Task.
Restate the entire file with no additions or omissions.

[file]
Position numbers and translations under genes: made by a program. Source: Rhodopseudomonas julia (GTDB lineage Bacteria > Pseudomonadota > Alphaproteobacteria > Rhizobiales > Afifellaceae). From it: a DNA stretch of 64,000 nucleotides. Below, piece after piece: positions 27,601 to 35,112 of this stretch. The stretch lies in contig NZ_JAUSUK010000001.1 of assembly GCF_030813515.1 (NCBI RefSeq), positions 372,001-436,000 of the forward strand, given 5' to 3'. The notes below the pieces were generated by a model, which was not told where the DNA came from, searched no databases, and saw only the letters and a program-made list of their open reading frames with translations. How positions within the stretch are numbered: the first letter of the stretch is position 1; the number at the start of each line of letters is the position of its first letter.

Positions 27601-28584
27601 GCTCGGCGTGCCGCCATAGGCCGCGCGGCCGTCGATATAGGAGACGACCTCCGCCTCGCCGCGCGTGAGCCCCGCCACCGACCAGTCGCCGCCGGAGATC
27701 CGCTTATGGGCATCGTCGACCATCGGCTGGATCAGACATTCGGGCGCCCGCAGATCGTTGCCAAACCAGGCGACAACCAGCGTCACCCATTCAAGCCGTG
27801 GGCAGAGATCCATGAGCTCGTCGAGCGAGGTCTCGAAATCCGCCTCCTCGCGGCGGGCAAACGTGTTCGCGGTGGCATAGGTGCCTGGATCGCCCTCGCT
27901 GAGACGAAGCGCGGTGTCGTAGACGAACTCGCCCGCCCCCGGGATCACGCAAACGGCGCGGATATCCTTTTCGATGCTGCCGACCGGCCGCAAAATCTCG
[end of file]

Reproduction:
Position numbers and translations under genes: made by a program. Source: Rhodopseudomonas julia (GTDB lineage Bacteria > Pseudomonadota > Alphaproteobacteria > Rhizobiales > Afifellaceae). From it: a DNA stretch of 64,000 nucleotides. Below, piece after piece: positions 27,601 to 35,112 of this stretch. The stretch lies in contig NZ_JAUSUK010000001.1 of assembly GCF_030813515.1 (NCBI RefSeq), positions 372,001-436,000 of the forward strand, given 5' to 3'. The notes below the pieces were generated by a model, which was not told where the DNA came from, searched no databases, and saw only the letters and a program-made list of their open reading frames with translations. How positions within the stretch are numbered: the first letter of the stretch is position 1; the number at the start of each line of letters is the position of its first letter.

Positions 27601-28584
27601 GCTCGGCGTGCCGCCATAGGCCGCGCGGCCGTCGATATAGGAGACGACCTCCGCCTCGCCGCGCGTGAGCCCCGCCACCGACCAGTCGCCGCCGGAGATC
27701 CGCTTATGGGCATCGTCGACCATCGGCTGGATCAGACATTCGGGCGCCCGCAGATCGTTGCCAAACCAGGCGACAACCAGCGTCACCCATTCAAGCCGTG
27801 GGCAGAGATCCATGAGCTCGTCGAGCGAGGTCTCGAAATCCGCCTCCTCGCGGCGGGCAAACGTGTTCGCGGTGGCATAGGTGCCTGGATCGCCCTCGCT
27901 GAGACGAAGCGCGGTGTCGTAGACGAACTCGCCCGCCCCCGGGATCACGCAAACGGCGCGGATATCCTTTTCGATGCTGCCGACCGGCCGCAAAATCTCG